Me getting a hangover is nothing like her getting a hangover. - I'd rather contemplate you singing than him singing. Is this grammatically correct?
13
votes
5answers
115k views

“I and someone”, “me and someone” or “I and someone we” [duplicate]

Possible Duplicate: When do I use “I” instead of “me?” A friend of mine asked me for advice about an e-mail he was writing. There was a sentence like this: I and my ...
12
votes
7answers
23k views

Which is correct: “If it were I” or “If it were me”?

I'm fairly sure it's the former, but it sounds even more stilted than the usual cases in which "I" is less common, but more correct.
5
votes
6answers
2k views

What's the best way to find the subject in a sentence?

What's the best way to find the subject in a sentence? How do you define a subject? I am especially curious about such cases, in which the subject seems to be represented by more than one word: The ...
0
votes
1answer
192 views

“Myself” as a single subject

How do we use myself as the only subject of a sentence? For example I once heard some people saying Myself am to be blamed. Is this grammatically correct? How is it different from I am to be blamed?
8
votes
3answers
2k views

“A guy whose job is to” vs “a guy whose job it is to”?

I've been hearing the phrase "whose job it is to" quite often lately. Consider these two sentences: We have a guy whose job is to clean windows. We have a guy whose job it is to clean ...
8
votes
6answers
686 views

What's the Subject in: 'And up here in the corner is me'

If two people are looking at a photo, and one of them pointing out the different people says: And up here in the corner is me. ... what is the Subject of the sentence? The phrase up here in ...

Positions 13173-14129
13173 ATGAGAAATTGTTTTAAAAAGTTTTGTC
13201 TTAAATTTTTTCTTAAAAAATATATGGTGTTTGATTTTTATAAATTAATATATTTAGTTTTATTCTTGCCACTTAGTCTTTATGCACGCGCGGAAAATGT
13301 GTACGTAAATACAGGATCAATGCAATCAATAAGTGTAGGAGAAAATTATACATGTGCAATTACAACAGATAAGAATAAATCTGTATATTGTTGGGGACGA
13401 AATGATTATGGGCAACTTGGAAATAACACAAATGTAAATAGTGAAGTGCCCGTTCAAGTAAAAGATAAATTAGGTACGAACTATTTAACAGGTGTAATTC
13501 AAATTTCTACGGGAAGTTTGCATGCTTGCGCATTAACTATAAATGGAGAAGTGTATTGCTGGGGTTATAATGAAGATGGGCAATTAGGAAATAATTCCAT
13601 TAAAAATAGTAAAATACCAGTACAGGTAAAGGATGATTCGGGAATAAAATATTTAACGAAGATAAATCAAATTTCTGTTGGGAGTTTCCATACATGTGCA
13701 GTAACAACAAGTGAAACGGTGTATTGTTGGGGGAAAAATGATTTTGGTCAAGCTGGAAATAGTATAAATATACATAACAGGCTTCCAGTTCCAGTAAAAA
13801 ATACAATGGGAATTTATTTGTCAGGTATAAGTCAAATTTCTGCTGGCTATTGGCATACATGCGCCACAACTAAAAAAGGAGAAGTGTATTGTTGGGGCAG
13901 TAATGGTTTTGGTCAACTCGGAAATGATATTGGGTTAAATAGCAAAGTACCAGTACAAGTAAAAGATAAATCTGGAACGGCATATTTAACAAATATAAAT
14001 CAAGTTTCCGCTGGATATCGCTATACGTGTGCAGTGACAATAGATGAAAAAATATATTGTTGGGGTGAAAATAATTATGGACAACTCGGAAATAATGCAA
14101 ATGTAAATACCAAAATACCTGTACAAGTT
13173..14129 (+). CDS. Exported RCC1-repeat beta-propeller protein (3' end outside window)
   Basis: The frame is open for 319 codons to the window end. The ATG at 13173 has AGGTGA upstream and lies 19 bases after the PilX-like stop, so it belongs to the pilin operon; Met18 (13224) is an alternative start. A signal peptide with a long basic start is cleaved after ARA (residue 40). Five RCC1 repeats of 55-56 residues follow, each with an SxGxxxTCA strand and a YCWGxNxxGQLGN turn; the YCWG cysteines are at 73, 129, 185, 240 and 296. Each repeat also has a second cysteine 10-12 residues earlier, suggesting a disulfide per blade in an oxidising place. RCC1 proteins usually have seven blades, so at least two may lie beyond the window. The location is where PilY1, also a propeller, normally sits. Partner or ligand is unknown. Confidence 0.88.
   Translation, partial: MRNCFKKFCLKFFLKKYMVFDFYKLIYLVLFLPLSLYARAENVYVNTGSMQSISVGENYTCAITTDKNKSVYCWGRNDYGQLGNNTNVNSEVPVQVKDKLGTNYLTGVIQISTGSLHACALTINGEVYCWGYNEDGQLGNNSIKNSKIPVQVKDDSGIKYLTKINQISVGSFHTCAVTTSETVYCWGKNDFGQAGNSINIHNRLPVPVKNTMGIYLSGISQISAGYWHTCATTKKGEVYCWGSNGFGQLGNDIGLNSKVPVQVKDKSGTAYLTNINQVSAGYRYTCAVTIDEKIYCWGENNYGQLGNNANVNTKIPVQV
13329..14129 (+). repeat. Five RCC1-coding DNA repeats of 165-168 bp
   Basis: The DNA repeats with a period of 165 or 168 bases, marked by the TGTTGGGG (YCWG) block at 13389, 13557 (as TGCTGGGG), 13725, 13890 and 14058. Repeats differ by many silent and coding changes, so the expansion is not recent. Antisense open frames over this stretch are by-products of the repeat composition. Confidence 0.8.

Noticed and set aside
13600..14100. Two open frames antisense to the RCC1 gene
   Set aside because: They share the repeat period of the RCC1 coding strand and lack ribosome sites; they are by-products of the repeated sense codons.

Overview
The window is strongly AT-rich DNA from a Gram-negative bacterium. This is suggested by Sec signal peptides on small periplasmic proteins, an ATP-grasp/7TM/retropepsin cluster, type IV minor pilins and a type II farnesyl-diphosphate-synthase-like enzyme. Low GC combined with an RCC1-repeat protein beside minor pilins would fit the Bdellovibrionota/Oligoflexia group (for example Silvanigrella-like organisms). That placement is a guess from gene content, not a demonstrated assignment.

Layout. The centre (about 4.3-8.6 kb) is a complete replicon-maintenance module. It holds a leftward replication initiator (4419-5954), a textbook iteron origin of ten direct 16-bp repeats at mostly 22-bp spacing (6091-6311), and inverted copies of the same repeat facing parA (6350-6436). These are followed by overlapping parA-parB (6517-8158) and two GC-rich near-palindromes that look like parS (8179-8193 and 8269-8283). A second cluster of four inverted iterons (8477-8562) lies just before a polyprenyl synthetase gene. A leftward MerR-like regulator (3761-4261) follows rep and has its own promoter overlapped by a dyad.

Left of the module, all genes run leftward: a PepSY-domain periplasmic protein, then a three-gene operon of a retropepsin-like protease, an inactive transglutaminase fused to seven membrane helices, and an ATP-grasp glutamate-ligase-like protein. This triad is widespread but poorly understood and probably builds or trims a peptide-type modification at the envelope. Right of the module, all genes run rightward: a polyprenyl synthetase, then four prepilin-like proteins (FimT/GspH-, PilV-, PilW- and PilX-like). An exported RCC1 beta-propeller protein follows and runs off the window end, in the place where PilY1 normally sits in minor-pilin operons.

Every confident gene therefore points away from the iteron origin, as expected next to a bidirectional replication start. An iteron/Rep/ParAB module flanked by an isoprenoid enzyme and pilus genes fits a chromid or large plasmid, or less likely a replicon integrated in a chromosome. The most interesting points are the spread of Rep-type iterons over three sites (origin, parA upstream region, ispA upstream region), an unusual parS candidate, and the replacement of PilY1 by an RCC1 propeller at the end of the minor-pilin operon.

4
votes
3answers
913 views

S-V agreement: It is not clear what is/are meant by A and B

In the following sentence, the verb “are” strikes me as odd. In paragraph 6, it is not clear what are meant by “the front unit” and “the central element”. It seems that “. . . it is not clear ...
2
votes
4answers
2k views

A does the same B as does C

While reading a book, I found: Objective-C supports the same conventions for specifying strings as does C. I've thought "... as C does" is correct. For example, As time goes, we come to ...
1
vote
1answer
6k views

“As is customary” vs. “as it is customary”

I more often see the first version being used, but to me, that doesn't sound right because I can't see the subject there. I would definitely use the second one. What am I missing here? Update: ...
0
votes
1answer
61 views

“He who” as an indirect object [duplicate]

Is the following incorrect? Return it to he who gave it to you. Presuming it is, how would I correct it? (without resorting to saying "to the person who gave it to you," which is somewhat ...
2
votes
2answers
2k views

“Who is” vs. “Who are” [closed]

The beginning of a title reads, *Who are doing Jehovah's Will.. which doesn’t sound correct to me. To me, *Who is doing Jehovah's Will sounds more correct. Am I wrong, or can both be used in the ...
2
votes
3answers
7k views

“Are” Vs “Is” in the following sentences

I'm confused what verb would concord in the following couple of sentences: The number of students and the number of teachers are/is decreasing day by day in the school. Either a number of ...
2
votes
1answer
168 views

Sentence fragment: subject or object

Suppose I have a picture of me hanging out with Bob, and I want to add a caption to it. Is one of the following more correct than the other? "Bob and me" "Bob and I" More generally, do grammar ...
2
votes
2answers
7k views

Subject and object while using passive voice [closed]

My English teacher and an overwhelming majority of my English class insists that in the following sentences the bolded words are subjects and the italicized words are objects. I ate the cake. ...